Day 165 (of 187) reflections on the maths after reading Pi of Life by @mathgarden – not just down the rabbits hole, but starting to dig new tunnels! Bonus thanks to Paul Lockhart @cbrownLmath @joboaler

I don’t think it is possible to write about Pi of Life without linking it back to Paul Lockhart Mathematicians Lament… the books are so closely aligned in mindsets that they compliment each other without even trying… and I don’t think it can be “reviewed” in a traditional sense as it is so awesome in scope and sequence in its approach to move mindsets and shift paradigms about the maths. Essentially, there are reasons that so many people would rather have a root canal than do math…. much of the education of the maths has been about memorizing formulas to link in and not about the stories that help better understand why we are doing what we do in math.

I’ve regularly questioned why “we” do such a good job differentiating our reading and writing lessons and classes, but math continues to be a struggle with staying on pace with the chapters in a textbook… we do a good job with centres, but it always seems that math work is… different, but not always differentiated….

So when I had the one-two punch of Lockhart and then Singh’s books….it’s hard to look at our math practice the same… and yet even I will plead guilty as we are doing our district math assessment, if we change our paradigm practice, how will we do on those assessments…. and then remind myself of the “class that didn’t do math until grade six” and by grade seven were caught up… __https://www.psychologytoday.com/us/blog/freedom-learn/201003/when-less-is-more-the-case-teaching-less-math-in-school__

Anyways, on to Pi of Life – a great play on words of one of my favourite novels where what you read may or may not be what is actually going on… but more importantly focuses on the importance of story… and math understanding needs good stories, not ones that deal with slices of pizza or trains colliding etc…

But **spoiler**– I think this is one of the key books to read if you are dissatisfied with attitudes and actions (or lack thereof) around numerical literacy.

Some key takeaways

Math needs to be more than a “paint by numbers” approach that would not be acceptable as an art program (even if the finished product can look pretty cool as my cousin has shown as she does them as a self regulation strategy).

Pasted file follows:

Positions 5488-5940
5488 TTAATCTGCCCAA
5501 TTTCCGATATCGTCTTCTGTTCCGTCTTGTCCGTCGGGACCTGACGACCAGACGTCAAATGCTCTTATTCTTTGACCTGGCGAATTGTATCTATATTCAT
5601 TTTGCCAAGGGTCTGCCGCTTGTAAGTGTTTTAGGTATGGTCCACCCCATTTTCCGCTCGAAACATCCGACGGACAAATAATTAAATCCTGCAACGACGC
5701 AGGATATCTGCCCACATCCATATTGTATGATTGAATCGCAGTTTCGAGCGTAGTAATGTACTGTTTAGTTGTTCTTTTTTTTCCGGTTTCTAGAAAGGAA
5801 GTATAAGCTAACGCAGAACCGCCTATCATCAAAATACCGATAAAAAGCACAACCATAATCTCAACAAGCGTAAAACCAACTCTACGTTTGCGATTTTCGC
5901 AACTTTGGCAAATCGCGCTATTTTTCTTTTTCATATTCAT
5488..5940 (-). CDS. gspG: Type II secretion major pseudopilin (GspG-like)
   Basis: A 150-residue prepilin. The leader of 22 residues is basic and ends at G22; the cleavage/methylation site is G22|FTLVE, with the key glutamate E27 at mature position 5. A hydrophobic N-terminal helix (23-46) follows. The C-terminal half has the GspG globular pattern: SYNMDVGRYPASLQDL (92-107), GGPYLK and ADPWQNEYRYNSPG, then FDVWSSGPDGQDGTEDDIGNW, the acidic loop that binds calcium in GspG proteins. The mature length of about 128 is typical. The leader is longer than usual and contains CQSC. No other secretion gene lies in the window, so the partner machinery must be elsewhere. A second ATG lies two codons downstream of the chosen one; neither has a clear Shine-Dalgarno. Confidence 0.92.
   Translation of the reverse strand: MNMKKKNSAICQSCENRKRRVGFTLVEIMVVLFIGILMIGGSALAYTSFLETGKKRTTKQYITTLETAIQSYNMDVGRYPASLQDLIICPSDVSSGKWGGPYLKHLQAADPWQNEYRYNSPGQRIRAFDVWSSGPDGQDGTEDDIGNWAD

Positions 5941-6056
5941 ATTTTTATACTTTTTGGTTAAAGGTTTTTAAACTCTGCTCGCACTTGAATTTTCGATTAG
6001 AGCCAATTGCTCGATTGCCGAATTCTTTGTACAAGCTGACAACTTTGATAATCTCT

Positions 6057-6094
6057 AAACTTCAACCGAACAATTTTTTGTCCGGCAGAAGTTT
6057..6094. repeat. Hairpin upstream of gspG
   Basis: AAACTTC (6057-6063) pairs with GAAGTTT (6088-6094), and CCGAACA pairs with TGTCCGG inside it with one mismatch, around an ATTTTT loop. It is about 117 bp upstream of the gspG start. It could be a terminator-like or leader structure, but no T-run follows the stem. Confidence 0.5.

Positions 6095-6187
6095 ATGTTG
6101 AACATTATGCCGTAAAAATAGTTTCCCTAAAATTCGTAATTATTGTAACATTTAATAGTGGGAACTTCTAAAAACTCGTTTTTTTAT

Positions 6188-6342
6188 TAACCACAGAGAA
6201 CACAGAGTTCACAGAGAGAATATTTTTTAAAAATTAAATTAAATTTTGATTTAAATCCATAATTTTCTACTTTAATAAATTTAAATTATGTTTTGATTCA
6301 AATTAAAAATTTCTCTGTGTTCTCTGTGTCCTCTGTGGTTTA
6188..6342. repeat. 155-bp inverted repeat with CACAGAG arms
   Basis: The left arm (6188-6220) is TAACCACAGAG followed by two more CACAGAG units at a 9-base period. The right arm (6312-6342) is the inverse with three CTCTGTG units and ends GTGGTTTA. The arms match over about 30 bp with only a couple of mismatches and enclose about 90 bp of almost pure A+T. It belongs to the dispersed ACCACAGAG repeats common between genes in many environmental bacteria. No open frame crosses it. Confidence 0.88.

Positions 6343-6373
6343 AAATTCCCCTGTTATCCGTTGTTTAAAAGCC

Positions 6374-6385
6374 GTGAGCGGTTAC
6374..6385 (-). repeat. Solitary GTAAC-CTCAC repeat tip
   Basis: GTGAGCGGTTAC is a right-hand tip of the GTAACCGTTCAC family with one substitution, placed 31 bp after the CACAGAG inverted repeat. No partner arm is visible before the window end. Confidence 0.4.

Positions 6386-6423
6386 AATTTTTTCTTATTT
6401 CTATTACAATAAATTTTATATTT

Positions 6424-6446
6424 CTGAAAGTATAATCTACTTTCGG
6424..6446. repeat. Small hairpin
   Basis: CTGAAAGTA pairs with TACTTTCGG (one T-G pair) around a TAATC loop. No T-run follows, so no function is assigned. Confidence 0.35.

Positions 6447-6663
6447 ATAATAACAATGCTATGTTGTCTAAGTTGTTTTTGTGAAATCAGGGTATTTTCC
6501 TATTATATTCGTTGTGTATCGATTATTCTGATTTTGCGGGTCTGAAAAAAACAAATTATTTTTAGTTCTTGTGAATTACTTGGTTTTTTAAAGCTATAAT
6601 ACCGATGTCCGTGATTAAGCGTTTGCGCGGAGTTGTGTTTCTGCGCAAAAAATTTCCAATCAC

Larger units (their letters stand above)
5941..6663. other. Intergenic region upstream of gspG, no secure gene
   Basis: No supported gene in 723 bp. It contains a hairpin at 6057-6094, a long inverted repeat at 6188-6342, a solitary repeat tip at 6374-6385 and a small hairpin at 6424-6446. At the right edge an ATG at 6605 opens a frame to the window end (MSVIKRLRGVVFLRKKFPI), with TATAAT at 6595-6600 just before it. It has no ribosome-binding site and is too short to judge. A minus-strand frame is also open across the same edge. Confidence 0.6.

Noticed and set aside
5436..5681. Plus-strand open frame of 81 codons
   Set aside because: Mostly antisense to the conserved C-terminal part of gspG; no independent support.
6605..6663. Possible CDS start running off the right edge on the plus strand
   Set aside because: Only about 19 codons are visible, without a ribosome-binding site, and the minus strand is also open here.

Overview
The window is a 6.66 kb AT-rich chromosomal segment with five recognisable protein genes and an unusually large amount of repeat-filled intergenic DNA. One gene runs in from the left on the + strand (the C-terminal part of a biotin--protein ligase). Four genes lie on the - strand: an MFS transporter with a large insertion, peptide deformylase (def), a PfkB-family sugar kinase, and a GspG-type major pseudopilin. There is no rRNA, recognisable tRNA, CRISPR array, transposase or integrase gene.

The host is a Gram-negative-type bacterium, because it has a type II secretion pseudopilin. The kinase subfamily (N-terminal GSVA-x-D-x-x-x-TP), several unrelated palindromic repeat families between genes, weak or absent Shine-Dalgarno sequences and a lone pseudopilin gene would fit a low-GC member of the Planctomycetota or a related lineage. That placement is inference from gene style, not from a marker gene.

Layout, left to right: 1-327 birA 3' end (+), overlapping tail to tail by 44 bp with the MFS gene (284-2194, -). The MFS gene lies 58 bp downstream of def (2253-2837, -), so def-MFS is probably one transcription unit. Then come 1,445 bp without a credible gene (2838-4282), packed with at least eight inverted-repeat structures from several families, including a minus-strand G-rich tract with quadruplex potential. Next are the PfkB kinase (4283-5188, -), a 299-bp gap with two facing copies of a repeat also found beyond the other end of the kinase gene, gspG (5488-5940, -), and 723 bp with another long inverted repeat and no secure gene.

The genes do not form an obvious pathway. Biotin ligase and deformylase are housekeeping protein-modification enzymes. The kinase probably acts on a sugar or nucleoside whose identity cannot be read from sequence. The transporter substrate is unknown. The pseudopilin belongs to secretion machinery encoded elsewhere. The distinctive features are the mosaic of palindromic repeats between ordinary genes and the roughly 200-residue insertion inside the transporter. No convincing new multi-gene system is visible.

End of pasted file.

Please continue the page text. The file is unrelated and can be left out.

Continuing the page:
We need to slow down. The very notion of Zero didn’t exist forever, so why do we not spend more time talking about that. Or is it more about “moving on”… in which case why not emphasizing + – x / skills only via calculator since that is the most efficient methodology (though my kids at home remain impressed by how quickly I tabulate score on Ticket to Ride – in my head…. using “friends of ten” 7&6 = 3, so is 8&5….)

We explore letters and words. We take the time to look at vowels, consonants and rhymes. We play with them. Why do we not play with numbers. Looking at odds, evens and primes. Playing with patterns.

There was a misunderstanding about proof with math – too often it’s a+b=c Q.E.D. *quod erat demonstrandum. *It is correct. Nothing to see here. Move along. When the reality is that there can be a lot of ambiguity- especially with rich questions….heck it took 300 pages for mathematicians Russell & North to prove 1+1=2. And in elementary we just make assumptions we know better?

After all: *inert education is not only beneficial; it is dangerous*

When we look at big numbers (beyond what the mind can be comfortable with) it is nice to have a reminder from Lockhart: Mathematics is the music of reason. *To do mathematics is to engage in an act of discovery and conjecture, intuition and inspiration; to be in a state of confusion – not because it makes no sense to you, but because you gave it since and you still don’t understand what your creation is up to you; do you have a breakthrough idea; to be frustrated as an artist; to be on another one but I’m almost painful duty; to be alive, dammit*

And then there is infinity. No spoilers here. But…wow….